During the diestrus stage, your dog is either pregnant or resting. It can last from 10 days to 140 days. You’ll usually be able to tell if she’s pregnant if her stomach is swollen, she’s gained weight, or starts having bouts of nausea or vomiting.
This period generally lasts about six months and is considered a period of rest or downtime as the body prepares itself for the next heat cycle.
What to Do When Your Dog is in Heat
If you are not an experienced breeder, it’s advisable to keep your dog away from other male dogs until the heat cycle is over or until you can get her spayed. Until the heat cycle is over, your female dog will need lots of care, love, rest, and relaxation.
Much like women, female dogs may feel hormonal, lethargic, and experience changes in behavior. She also might become receptive to male dogs, lick her private area excessively, and urinate more frequently.
When your dog is in heat, it’s important to make sure she feels comfortable. If she’s bleeding, you’ll want to keep her sequestered in a comfortable area where she can relax. This can look like the following:
- Make use of potty pads: Potty pads, often used for puppies and kittens, are great for dogs in heat. Since female dogs bleed on their periods, much like human women do, it can help prevent damage to the floors and make cleaning up much easier.
- Set up an x-pen: Containing your dog in an area can be made easy with an x-pen. X-pens are smaller than fenced areas but larger than crates. This can help keep your dog away from other animals, help control the mess, and allow her to decompress in her own space.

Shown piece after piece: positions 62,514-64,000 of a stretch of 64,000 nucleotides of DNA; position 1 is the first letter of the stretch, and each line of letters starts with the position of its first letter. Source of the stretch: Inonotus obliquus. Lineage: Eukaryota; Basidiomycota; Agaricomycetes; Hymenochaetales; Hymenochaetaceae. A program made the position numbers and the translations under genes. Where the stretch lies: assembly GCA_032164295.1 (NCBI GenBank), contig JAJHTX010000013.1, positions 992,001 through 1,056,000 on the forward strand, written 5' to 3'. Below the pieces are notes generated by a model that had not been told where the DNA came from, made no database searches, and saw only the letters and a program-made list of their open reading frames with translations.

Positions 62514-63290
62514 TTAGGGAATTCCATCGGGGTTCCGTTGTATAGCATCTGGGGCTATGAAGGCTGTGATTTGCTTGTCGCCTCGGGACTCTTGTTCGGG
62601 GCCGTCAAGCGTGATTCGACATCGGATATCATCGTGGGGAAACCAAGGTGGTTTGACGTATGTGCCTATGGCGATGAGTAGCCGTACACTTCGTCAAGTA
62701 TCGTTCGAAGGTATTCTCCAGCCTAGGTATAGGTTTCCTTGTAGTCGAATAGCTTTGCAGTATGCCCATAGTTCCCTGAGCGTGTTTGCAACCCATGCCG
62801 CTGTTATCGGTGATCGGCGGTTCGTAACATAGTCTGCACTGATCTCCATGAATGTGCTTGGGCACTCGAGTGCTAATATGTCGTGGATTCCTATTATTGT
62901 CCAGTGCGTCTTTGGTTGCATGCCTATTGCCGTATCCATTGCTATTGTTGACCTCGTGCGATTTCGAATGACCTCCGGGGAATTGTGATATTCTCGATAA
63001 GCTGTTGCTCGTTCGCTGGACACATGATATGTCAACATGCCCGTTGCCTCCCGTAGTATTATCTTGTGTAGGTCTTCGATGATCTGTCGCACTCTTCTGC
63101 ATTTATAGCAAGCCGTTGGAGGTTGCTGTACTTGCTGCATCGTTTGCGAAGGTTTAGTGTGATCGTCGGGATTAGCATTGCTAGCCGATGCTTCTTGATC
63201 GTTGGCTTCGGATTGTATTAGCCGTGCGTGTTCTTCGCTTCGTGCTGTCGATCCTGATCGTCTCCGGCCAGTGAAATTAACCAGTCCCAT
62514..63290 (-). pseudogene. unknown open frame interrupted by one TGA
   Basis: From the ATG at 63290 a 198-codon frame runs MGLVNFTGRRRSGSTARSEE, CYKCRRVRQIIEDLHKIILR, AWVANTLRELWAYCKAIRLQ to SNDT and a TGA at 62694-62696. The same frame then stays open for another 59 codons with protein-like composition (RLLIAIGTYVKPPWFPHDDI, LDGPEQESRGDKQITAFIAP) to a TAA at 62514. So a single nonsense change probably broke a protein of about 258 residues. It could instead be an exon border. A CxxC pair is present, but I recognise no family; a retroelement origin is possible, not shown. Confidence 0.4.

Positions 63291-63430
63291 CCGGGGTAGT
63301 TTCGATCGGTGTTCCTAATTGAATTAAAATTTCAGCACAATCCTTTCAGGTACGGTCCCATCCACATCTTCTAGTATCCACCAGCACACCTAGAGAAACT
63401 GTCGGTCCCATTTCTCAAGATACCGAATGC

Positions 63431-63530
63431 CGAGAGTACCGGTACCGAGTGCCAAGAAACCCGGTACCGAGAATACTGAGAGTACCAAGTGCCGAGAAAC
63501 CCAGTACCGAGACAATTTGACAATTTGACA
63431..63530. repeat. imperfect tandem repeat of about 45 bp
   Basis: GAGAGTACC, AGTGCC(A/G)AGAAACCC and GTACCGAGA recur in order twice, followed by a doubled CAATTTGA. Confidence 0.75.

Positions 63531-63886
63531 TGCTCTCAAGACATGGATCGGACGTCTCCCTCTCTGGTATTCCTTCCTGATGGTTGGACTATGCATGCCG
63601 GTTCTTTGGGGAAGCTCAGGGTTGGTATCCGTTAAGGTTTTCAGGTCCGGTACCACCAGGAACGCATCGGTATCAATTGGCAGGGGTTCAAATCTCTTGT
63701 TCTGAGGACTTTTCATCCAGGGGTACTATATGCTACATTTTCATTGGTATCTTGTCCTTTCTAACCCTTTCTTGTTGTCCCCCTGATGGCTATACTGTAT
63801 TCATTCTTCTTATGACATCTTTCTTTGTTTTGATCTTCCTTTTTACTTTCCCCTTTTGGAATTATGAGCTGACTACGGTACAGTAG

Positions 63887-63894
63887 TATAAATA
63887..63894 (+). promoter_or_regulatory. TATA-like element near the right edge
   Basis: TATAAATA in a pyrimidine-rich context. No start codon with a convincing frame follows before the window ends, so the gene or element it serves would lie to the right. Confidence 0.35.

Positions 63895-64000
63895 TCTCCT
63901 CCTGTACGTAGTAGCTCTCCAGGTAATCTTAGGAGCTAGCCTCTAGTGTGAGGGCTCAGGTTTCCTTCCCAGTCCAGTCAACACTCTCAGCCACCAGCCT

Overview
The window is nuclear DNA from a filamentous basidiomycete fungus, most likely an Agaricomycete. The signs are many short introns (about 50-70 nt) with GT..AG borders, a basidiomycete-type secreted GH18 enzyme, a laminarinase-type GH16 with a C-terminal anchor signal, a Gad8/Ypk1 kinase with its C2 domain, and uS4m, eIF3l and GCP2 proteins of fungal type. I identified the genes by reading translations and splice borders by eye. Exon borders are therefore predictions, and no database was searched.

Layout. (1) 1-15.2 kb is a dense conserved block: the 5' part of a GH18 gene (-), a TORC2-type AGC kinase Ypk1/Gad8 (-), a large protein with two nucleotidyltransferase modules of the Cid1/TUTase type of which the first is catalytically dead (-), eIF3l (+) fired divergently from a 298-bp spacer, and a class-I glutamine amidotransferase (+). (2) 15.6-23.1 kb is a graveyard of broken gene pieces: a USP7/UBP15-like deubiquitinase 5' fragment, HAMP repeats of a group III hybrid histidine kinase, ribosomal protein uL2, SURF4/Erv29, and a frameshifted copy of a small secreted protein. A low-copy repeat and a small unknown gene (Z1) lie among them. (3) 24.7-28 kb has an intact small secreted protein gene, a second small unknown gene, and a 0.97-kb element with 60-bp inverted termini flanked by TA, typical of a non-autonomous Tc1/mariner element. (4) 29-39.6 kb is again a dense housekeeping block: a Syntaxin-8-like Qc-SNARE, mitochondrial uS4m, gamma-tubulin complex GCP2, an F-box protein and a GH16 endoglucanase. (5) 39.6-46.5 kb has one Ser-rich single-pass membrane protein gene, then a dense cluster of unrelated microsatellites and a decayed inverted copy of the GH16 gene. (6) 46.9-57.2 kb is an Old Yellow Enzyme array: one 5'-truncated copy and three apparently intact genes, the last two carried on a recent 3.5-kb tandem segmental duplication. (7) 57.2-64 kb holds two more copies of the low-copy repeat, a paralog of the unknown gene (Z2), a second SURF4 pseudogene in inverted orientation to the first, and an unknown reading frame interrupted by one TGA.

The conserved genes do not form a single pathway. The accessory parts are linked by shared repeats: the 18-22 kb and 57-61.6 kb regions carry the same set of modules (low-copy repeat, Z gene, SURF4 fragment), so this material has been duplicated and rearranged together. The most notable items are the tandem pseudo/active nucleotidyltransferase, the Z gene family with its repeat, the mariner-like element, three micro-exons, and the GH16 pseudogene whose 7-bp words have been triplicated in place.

- Add lots of washable bedding: Old towels, blankets, and even clothes are perfect if your dog has her period. They’re easily washable and are oftentimes laying around. Plus, almost everyone has them on hand!
- Don’t forget food and water: Since female dogs tend to go to the bathroom more often when they’re in heat, it’s best to keep food and water easily accessible.
Common Symptoms of Menstrual Pain in Dogs
Whether or not female dogs get period cramps, they can experience menstrual pain during their heat cycles. It’s important to know the signs and symptoms of menstrual pain in dogs to aid your pup when she needs it. We can’t know the severity of pain during a dog’s menstrual cycle, but we can help relieve it.
Some common signs and symptoms of menstrual pain in dogs includes but isn’t limited to:
- Behavioral changes
- Resistance to touch
- Inability to become comfortable (constantly shifting or moving)
If your dog exhibits symptoms during her heat cycle, don’t worry too much. However, if they persist beyond the estrus period or worsen in severity, consult your veterinarian right away.
Heat cycles should never cause severe discomfort or physical agony. If you notice your dog acting sick, seek medical attention in the event it’s something beyond menstrual pain. Reproductive complications and disorders can occur in unspayed female dogs of any age.
How to Help Your Dog When They’re Having Menstrual Pain
Menstrual pain is no joke. In human women, menstrual pain and cramping can become so severe it can lead to nausea, vomiting, and fainting. While we can’t know if our dogs are experiencing similar pain, we can do everything we can to ensure they’re happy, healthy, and comfortable while in their heat cycle.
Here are our top tips for alleviating menstrual pain in dogs.
Baths are popular for human women during their menstrual cycles, but they are also beneficial for dogs during their heat cycle. Since heat cycles can be messy, a warm bath can help minimize the mess and allow your dog to feel clean and comfortable.